Sex Ed 102: Tubal Ligation

As you all know I’m a big supporter of safe sex!  You know, the kind that leaves you free of worries about an unintended pregnancy or possible transmission of an STD. As such, I hope this page gives you the insight you need to help find a method of protection that’s right for you.

What is a Tubal Ligation?

Tubal Ligation, commonly referred to as “getting your tubes tied,” is a surgical sterilization technique for those who have decided that they do not want more (or any) children.

How does a Tubal Ligation work?

In a tubal ligation, fallopian tubes are cut, burned, or blocked with rings, bands or clips. Once this is done the egg will no longer travel to the uterus from the ovary nor will sperm be able to reach the fallopian tube to fertilize an egg.

tuballigation1How is a Tubal Ligation Performed?

The procedure is an out-patient surgery done in a clinic, doctor’s office, or hospital which can be performed under local or general anesthesia.

There are 3 ways in which a Tubal Ligation may be performed;

As an outpatient procedure, a needle is inserted through the navel and the abdomen is inflated with gas (carbon dioxide or nitrous oxide). Then a laparoscope (a thin tube equipped with a camera lens and light) is inserted into the abdominal cavity to help them see the pelvic organs. Using instruments passed through the abdominal wall, the doctor will seal the fallopian tubes by destroying segments of the tubes or blocking them with plastic rings or clips. If the laparoscope doesn’t contain a channel for passing instruments, the doctor may make a second incision above the pubic bone to insert special grasping forceps. After the procedure has been completed the gas will be withdrawn from the abdomen and the small incision will be sewn up. Patients may be allowed to go home several hours after the procedure or required to spend the night in the hospital depending on the health of the patient and any previously made arrangements.

If having a tubal ligation after vaginal childbirth is a more fitting option, the doctor will likely make a small incision under the navel, providing easy access to the still enlarged uterus and fallopian tubes. The health care provider then cuts and ties the fallopian tubes.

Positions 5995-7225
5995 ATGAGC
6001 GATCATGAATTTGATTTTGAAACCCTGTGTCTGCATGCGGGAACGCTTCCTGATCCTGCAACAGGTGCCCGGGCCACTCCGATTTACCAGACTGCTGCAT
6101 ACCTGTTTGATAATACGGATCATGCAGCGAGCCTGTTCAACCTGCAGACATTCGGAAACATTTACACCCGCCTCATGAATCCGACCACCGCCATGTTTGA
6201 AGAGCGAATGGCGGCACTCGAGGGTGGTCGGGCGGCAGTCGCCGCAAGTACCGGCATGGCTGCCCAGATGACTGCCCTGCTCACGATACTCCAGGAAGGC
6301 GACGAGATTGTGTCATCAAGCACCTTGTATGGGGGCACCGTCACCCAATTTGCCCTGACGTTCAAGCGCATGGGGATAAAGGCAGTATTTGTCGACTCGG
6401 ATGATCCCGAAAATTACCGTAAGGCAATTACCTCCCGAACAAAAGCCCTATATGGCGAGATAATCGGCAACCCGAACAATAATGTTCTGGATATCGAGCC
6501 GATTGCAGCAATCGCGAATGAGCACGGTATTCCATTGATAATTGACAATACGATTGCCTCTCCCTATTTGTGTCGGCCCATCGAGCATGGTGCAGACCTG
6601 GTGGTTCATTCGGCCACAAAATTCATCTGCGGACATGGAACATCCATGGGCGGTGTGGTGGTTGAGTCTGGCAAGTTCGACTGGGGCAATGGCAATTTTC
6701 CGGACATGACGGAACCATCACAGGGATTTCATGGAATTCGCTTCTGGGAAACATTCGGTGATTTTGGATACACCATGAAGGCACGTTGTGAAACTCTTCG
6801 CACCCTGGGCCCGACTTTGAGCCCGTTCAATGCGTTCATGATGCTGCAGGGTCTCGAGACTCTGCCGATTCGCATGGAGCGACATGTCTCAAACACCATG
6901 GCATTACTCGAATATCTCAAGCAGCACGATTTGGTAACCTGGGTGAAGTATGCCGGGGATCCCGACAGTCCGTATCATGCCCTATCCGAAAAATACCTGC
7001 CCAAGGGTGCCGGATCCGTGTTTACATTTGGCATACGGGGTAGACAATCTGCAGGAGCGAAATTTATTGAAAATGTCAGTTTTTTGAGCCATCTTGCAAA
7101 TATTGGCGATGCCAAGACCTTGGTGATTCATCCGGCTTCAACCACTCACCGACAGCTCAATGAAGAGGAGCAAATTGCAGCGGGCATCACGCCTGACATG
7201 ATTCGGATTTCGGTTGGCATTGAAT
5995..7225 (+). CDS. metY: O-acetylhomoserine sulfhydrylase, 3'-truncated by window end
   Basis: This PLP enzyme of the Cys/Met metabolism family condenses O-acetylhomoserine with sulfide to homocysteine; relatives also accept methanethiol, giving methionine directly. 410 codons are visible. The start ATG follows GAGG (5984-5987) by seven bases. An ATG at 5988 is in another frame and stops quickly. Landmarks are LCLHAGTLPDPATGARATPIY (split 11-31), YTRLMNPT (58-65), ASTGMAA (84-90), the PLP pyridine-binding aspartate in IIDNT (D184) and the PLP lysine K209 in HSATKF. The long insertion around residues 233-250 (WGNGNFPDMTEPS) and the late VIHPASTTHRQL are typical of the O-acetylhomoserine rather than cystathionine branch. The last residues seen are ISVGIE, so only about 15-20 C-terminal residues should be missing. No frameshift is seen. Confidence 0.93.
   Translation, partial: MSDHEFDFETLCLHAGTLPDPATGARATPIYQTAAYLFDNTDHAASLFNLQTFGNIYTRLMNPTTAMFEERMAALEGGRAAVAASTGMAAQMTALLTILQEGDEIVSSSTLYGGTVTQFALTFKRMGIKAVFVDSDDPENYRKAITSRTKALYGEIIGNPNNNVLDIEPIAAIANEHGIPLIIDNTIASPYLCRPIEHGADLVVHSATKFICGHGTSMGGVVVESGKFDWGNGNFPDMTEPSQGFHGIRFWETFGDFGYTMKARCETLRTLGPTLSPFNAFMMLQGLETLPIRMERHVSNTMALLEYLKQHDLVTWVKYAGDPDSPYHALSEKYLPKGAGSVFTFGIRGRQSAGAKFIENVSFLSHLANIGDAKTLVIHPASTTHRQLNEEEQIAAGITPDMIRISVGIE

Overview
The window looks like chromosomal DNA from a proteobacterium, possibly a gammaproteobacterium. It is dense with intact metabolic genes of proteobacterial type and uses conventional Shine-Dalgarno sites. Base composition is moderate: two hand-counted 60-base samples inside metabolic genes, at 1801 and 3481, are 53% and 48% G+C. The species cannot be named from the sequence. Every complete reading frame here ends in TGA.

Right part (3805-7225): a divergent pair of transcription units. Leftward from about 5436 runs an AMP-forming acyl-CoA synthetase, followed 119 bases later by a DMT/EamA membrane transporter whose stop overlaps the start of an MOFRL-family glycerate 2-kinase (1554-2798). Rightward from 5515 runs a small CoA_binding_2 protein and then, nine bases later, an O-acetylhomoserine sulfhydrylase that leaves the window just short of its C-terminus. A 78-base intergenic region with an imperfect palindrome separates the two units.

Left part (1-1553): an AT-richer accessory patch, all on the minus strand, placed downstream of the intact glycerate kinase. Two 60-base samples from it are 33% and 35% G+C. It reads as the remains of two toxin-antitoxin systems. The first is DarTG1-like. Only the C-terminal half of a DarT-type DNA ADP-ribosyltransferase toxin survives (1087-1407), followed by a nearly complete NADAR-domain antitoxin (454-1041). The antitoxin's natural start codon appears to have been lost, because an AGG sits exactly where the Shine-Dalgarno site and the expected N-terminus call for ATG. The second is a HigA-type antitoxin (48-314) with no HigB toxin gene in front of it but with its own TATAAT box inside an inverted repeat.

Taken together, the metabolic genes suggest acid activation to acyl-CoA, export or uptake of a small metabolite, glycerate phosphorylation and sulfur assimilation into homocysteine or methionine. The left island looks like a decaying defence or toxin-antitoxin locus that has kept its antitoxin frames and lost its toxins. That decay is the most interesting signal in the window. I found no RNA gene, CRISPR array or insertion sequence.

Finally, during a C-section, the health care provider will cut and tie the fallopian tubes after the baby is delivered.

If the procedure was done in combination with childbirth, the tubal ligation isn’t likely to prolong the patients hospital stay.

What can a patient expect after the procedure?

Whether or not the tubal ligation was performed in combination with childbirth, patients usually need to rest for at least a day after the procedure.

Common side effects may include:

  • Abdominal pain or cramping
  • Fatigue
  • Dizziness
  • Gassiness or bloating
  • Shoulder pain
  • Sore throat

It has been advised that patients avoid using aspirin for pain relief, since it may promote bleeding. Bathe 48 hours after the procedure is usually okay, , but avoid straining or rubbing the incision for one week. Carefully dry the incision after bathing making sure that it is clean and there is no discharge which could be a sign of infection. Also avoid strenuous lifting and sex for one week. Patients are advised to resume normal activities gradually as they begin to feel better. More often the health care provider will use stitches that will dissolve and won’t require removal. It’s also important to make an appointment to see your doctor a week after the procedure to make sure the body is healing properly.

What are the advantages?

  • Female sterilization does not involve hormones.
  • It is a permanent form of birth control.
  • There are no changes in sexual desire, menstrual cycle, or ability to breastfeed.
  • The procedure is usually a same-day procedure done in a surgical outpatient clinic.
  • Immediately effective.
  • Allows sexual spontaneity and requires no daily attention.
  • Cost-effective in the long run.

What are the disadvantages?

  • The procedure involves general or regional anesthesia.
  • May not be reversible.
  • It is meant to be a permanent form of birth control, and some women may regret the decision later.
    • The two most common factors associated with regret are young age and unpredictable life events, such as change in marital status or death of a child.
  • It can be expensive, ranging between $1,500 and $6,000
  • Does not offer protection against STD’s, so a secondary method may need to be used.

How effective is Tubal Ligation?

A study taken from the The United States Collaborative Review of Sterilization has shown the cumulative 10-year failure rate with each method of tubal ligation as follows:

  • spring clip method is 3.7%,
  • electrocoagulation is 2.5%,
  • interval partial salpingectomy (partial removal of tubes) is 2%,
  • silicone rubber bands is 2%,
  • postpartum salpingectomy (tubes cut after delivery) is 0.8%.

To learn more about each of the above methods of tubal ligation please speak with your health care provider.

 

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